Community Research and Development Information Service - CORDIS

Final Activity Report Summary - CANTRAIN (Host-pathogen interaction systems as tools to identify antifungal targets in C. Albicans and C. Dubliniensis)

1. We have bridged the gap between environmental stimuli inducing infection mechanism and the signal transduction pathways triggered by these stimuli. We have characterised a G protein-coupled receptor that is important for the yeast-to-hyphae transition on solid medium. Currently, we are characterising the pathway by which this receptor triggers this morphogenesis. In this aspect, we have recently identified a genetic interaction between the phosphodiesterases and this receptor, a phenotype that does not occur in Saccharomyces cerevisiae. We have also characterised the CaSPS-sensing pathway, a pathway by which amino acids induce their own uptake or induce the expression of a number of proteases.

2. Several potential new targets for antifungal drug discovery in both C. albicans and C. dubliniensis have been identified. These include the fungal specific phosphodiesterase Pde2, the trehalose-6-phosphate phosphatase Tps2, various components of the SPS sensing system, the AUF genes, which are genes belonging to one family that are upregulated during adhesion on human tissue.

3. In order to find these novel targets and also in order to characterise the pathways involved, we have developed proteomics and transcriptome analysis under various conditions. These include in vitro, ex vivo and in vivo host-pathogen interaction systems. One example is a newly developed in vivo biofilm system using a subcutaneous rat model system. This analysis also includes a comparative genomics approach comparing C. albicans and C. dublinienis. Two important differences that we have observed are the role of methionine for morphogenesis in these two species and the different substrate specificities of the potassium transporters. Finally, novel reporter constructs and a C. albicans specific two-hybrid system have been developed.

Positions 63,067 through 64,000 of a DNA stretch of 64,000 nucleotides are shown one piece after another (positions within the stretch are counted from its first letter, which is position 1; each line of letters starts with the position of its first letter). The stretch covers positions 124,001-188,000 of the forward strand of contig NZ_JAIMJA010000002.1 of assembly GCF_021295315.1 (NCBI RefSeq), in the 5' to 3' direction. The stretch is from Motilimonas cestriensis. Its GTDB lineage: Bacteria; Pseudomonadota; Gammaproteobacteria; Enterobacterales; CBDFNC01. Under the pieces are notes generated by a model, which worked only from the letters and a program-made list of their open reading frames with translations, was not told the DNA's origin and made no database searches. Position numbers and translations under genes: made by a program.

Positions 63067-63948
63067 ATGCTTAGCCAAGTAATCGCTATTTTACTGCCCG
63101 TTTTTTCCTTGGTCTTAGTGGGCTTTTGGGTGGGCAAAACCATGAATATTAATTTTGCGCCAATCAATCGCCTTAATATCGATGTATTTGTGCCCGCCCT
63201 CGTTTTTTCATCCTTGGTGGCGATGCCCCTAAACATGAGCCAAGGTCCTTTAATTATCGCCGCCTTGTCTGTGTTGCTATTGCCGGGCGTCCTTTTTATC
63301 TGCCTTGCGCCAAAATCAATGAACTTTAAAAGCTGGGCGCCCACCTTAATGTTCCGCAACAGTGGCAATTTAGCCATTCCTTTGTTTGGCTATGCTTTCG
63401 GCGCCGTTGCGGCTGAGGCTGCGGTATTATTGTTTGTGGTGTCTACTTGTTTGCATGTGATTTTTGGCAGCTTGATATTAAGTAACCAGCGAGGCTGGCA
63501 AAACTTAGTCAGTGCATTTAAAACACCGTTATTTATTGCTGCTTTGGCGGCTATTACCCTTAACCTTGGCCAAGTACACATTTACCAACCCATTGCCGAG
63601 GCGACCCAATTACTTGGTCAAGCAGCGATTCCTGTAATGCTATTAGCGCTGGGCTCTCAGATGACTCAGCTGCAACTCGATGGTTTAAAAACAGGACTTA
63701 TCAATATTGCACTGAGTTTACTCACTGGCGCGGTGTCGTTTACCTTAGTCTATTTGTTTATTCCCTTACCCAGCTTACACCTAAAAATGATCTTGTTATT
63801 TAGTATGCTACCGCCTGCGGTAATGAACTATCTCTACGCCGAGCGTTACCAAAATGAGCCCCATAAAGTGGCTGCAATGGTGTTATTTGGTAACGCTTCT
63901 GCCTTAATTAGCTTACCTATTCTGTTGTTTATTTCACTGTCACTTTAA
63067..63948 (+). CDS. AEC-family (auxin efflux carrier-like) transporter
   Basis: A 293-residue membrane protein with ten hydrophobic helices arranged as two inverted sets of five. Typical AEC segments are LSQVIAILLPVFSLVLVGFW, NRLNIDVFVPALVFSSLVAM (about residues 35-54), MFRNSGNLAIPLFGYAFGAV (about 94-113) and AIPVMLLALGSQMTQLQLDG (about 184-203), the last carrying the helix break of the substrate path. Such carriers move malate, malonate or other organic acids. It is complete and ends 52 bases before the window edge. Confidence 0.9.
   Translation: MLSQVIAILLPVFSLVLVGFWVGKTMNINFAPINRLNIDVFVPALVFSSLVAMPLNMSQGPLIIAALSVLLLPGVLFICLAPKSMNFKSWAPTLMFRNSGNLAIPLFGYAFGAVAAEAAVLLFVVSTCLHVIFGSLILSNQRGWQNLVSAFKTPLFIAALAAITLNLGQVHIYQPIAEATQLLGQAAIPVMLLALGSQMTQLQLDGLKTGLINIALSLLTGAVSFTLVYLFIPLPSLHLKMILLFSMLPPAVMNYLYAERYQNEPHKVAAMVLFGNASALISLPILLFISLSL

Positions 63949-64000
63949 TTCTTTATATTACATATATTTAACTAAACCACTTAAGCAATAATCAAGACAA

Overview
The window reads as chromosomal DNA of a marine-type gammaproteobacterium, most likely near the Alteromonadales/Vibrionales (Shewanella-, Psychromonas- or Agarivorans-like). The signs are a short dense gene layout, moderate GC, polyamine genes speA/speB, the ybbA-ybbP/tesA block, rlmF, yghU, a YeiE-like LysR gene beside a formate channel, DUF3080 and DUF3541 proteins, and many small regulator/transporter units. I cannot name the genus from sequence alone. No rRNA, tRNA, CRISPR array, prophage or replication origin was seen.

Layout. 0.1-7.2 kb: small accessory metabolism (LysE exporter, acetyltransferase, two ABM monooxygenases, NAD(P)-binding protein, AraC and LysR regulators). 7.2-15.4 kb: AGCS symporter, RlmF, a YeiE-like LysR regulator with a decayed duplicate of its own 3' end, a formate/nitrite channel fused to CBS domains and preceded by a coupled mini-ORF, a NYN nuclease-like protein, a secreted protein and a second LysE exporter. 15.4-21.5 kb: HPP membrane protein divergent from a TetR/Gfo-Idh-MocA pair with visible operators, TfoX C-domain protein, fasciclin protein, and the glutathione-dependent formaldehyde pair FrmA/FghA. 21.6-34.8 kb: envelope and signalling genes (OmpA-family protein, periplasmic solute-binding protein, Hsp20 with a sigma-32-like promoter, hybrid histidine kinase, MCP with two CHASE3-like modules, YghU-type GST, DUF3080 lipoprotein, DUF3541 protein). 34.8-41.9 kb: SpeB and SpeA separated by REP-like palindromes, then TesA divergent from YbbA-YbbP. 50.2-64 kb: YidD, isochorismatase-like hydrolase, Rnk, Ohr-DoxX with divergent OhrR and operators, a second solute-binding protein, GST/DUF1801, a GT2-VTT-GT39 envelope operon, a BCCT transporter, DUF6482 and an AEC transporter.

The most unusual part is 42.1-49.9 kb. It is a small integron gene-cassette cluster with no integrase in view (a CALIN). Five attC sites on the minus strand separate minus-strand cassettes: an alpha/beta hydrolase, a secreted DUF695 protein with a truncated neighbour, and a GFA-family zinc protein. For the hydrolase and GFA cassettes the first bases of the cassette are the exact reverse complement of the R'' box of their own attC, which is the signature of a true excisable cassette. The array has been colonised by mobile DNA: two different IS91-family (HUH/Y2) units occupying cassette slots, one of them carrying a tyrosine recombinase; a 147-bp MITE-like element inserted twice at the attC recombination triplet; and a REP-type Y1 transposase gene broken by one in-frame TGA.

4. Apart from the pathogen, we have also looked at the host site in order to understand the reaction of the host upon an infection. Both macrophage and dendritic cell systems have been investigated and the results have been submitted for publication.

5. We have also developed different screening assays in order to screen for novel antifungal drugs. An example of a screening system is based on the G protein-coupled receptor Gpr1 that we mentioned above. A deletion of this receptor results in sensitivity to a low concentration of histatin 5, a naturally occurring antifungal. We are using a wild type strain in the presence of histatin 5 to find compounds that inhibit the growth, which are possible antagonists of this Gpr1 protein. We have also developed novel types of screening for antifungal compounds where in one screen, the antifungal efficacy as well as toxicology for human cells can be determined.

Training part

Apart from the biannual workshops were all the ESR and ER students presented their results, we have also organised several training courses in which most of them participated. These include:
- real time PCR course;
- in vitro biofilm course;
- host-pathogen interaction of C. albicans using human epithelial models;
- bioinformatics and microarray analysis course o C. albicans - macrophage interaction course;
- microarray analysis / bioinformatics;
- antifungal drug screening using robotics;
- FEBS advanced practical and lecture course.

Potential applications

CANTRAIN will provide the pharmaceutical industry with new, partially validated antufungal targets and for some targets already lead compounds. In addition, CANTRAIN will provide trained personnel to carry out these tasks in the industry or in academia. Novel technologies, such as proteome and microarray analyses during host-pathogen interactions will also be developed.

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